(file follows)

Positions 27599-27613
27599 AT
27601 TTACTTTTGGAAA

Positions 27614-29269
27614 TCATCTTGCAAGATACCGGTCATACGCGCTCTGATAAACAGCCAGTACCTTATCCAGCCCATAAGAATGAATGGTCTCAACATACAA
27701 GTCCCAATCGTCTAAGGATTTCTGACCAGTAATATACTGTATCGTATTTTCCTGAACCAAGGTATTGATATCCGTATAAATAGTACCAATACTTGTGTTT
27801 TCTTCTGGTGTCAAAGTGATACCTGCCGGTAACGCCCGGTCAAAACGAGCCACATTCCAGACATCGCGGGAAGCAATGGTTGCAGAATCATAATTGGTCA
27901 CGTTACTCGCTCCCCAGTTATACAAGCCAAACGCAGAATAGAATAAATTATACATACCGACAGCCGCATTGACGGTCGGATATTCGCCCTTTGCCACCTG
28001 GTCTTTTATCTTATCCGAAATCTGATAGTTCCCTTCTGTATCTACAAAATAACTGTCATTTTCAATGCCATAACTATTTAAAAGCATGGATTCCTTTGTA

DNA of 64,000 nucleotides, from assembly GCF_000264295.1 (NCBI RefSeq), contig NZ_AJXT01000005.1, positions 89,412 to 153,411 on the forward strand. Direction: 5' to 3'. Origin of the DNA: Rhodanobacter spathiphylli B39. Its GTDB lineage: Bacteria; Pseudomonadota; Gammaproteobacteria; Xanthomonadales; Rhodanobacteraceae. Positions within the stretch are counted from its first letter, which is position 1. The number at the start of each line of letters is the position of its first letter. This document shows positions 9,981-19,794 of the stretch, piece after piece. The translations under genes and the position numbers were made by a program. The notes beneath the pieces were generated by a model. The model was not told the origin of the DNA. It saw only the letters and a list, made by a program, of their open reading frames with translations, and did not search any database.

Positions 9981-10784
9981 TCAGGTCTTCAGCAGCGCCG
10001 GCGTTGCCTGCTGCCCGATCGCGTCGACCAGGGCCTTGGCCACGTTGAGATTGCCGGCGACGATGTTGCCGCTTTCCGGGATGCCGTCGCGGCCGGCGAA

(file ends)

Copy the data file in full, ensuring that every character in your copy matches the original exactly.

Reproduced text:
Positions 27599-27613
27599 AT
27601 TTACTTTTGGAAA

Positions 27614-29269
27614 TCATCTTGCAAGATACCGGTCATACGCGCTCTGATAAACAGCCAGTACCTTATCCAGCCCATAAGAATGAATGGTCTCAACATACAA
27701 GTCCCAATCGTCTAAGGATTTCTGACCAGTAATATACTGTATCGTATTTTCCTGAACCAAGGTATTGATATCCGTATAAATAGTACCAATACTTGTGTTT
27801 TCTTCTGGTGTCAAAGTGATACCTGCCGGTAACGCCCGGTCAAAACGAGCCACATTCCAGACATCGCGGGAAGCAATGGTTGCAGAATCATAATTGGTCA
27901 CGTTACTCGCTCCCCAGTTATACAAGCCAAACGCAGAATAGAATAAATTATACATACCGACAGCCGCATTGACGGTCGGATATTCGCCCTTTGCCACCTG
28001 GTCTTTTATCTTATCCGAAATCTGATAGTTCCCTTCTGTATCTACAAAATAACTGTCATTTTCAATGCCATAACTATTTAAAAGCATGGATTCCTTTGTA

DNA of 64,000 nucleotides, from assembly GCF_000264295.1 (NCBI RefSeq), contig NZ_AJXT01000005.1, positions 89,412 to 153,411 on the forward strand. Direction: 5' to 3'. Origin of the DNA: Rhodanobacter spathiphylli B39. Its GTDB lineage: Bacteria; Pseudomonadota; Gammaproteobacteria; Xanthomonadales; Rhodanobacteraceae. Positions within the stretch are counted from its first letter, which is position 1. The number at the start of each line of letters is the position of its first letter. This document shows positions 9,981-19,794 of the stretch, piece after piece. The translations under genes and the position numbers were made by a program. The notes beneath the pieces were generated by a model. The model was not told the origin of the DNA. It saw only the letters and a list, made by a program, of their open reading frames with translations, and did not search any database.

Positions 9981-10784
9981 TCAGGTCTTCAGCAGCGCCG
10001 GCGTTGCCTGCTGCCCGATCGCGTCGACCAGGGCCTTGGCCACGTTGAGATTGCCGGCGACGATGTTGCCGCTTTCCGGGATGCCGTCGCGGCCGGCGAA